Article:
2. Downton Abbey Seasons 1&2: If you aren't Down with Downton, I feel bad for you, son. I'm sure you've seen me yammering about this on Twitter and FB. It's a fucking fantastic show, on par with The Wire (yeah, it's that good). The characters are nuanced and interesting and heartbreaking. Everyone has a story, too, which is a pretty impressive feat for a show with over a dozen featured characters and so far only, what, 14 episodes? As I think I said elsewhere, the thing that's special about the show is that it features characters in an unjustly stratified world demonstrating what class really is. There are some tear-jerkingly good moments when those things happen.
  3. OSS 117: Lost in Rio: I still haven't seen The Artist, but I've now seen both OSS 117 movies. This is the funnier of the two, by far, which is rare for a comedy sequel (seriously -- how many comedy sequels can you name that are funnier than the originals?).
  4. Wristcutters: A Love StoryDecent. Moody. Reminded me a lot of the atmosphere in Six-String Samurai. Tom Waits has a good cameo in it.
  5. Bob Le Flambeur: Pretty good. I can sort of see where the Ocean's 11 movies get their inspiration (though everything goes horribly wrong in BLF).
  6. Army of ShadowsAnother Melville film (did you know he took his nom de guerre from the same place where I got mine? I didn't!). This one was brutal and great. All about the French Resistance and done in a very non-sentimental, in-your-face way. A pretty controversial film when it came out, since it was released in the wake of 1968 and the Algerian uprising (and it's trivially easy to draw parallels there). Of the Melville movies I watched this month, this was the best by far.
  7. Le Cercle RougeAnother good Melville film. A heist film, and I love a good heist film. They're apparently doing a remake with Orlando Bloom. I bet it doesn't end the same way, though kudos if it does.
  8. Waste Land: Holy crap. This was amazing. Like, it starts off and you don't think it's going to be much. The premise is pretty simple. Vik Muniz, a Brazilian artist living in America, returns to Brazil to live among the trashpickers of Jardim Gramacho, which is the main landfill for Rio de Janeiro His goal is to recruit some of the trashpickers to help him make pictures using trash from the landfill. And you start to think, "Ok, yeah. He's just going to breeze in and breeze out and use these folks for his art, enchant them for a while and then they're going to go back to their horrible lives." And that concern gets voiced by Vik's girlfriend. But that's not what happens. At all. The people he recruits are all genuinely touched by the art they help to create (which is portraits of themselves, often in poses from famous paintings). Vik helps them auction their stuff off and gets them a considerable amount of money which their union leader -- one of the most engaging people in the film -- uses to help build up their library and improve living conditions. I think this documentary had me in tears toward the end. It was really gorgeous and moving. I wish they had kept the original title, though: Lixo Extraordinário (which I think translates to Extraordinary Waste/Garbage). It really is amazing what Muniz and the rest of the artists do. Watch this.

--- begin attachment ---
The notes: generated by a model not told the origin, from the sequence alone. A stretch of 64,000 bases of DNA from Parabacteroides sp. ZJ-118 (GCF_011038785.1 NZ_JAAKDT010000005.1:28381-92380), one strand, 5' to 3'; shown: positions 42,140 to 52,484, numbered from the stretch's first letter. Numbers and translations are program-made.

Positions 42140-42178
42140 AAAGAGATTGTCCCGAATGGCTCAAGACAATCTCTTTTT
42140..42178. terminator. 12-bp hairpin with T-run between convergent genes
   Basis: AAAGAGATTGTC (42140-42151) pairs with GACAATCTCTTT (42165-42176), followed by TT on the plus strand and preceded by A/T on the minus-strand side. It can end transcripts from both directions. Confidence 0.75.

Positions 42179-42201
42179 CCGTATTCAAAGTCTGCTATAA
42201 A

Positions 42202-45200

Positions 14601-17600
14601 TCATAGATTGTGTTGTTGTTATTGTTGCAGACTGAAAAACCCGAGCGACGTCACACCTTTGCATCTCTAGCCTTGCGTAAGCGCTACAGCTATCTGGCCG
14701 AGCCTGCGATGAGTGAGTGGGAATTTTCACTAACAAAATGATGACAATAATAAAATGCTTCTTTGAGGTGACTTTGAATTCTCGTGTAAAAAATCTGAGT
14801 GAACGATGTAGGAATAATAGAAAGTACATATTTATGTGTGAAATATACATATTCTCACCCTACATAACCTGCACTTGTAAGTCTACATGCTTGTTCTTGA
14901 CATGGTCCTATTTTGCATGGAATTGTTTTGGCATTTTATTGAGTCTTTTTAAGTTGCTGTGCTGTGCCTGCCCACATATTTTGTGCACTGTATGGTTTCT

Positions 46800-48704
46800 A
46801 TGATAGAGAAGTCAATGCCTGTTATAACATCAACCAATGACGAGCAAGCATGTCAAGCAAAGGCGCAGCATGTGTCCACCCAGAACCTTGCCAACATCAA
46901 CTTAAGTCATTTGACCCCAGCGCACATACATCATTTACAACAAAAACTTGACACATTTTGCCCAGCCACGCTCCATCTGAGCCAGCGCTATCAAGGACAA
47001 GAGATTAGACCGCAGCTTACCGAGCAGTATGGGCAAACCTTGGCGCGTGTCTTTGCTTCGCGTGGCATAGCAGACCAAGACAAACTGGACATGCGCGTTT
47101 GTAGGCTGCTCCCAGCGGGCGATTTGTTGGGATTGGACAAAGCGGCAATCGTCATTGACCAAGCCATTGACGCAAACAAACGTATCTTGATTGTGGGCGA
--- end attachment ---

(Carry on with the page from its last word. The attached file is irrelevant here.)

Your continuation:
9. Alphaville: I think this is my first Godard film. It was all right. Alpha 60 has a creepy voice.
  10. How to Get Ahead in Advertising: Meh. It was ok.
  11. Young@Heart: Another really touching documentary. This one's about a group of older folks who sing modern songs in a choir. You'll never hear a more touching rendition of "Forever Young" or "Nothing Compares 2 U" than you'll hear in this movie. I'm not kidding.
  12. How I Met Your Mother, Seasons 2–6: Guilty pleasure. I mainlined it. It's pretty much The Neil Patrick Harris Show.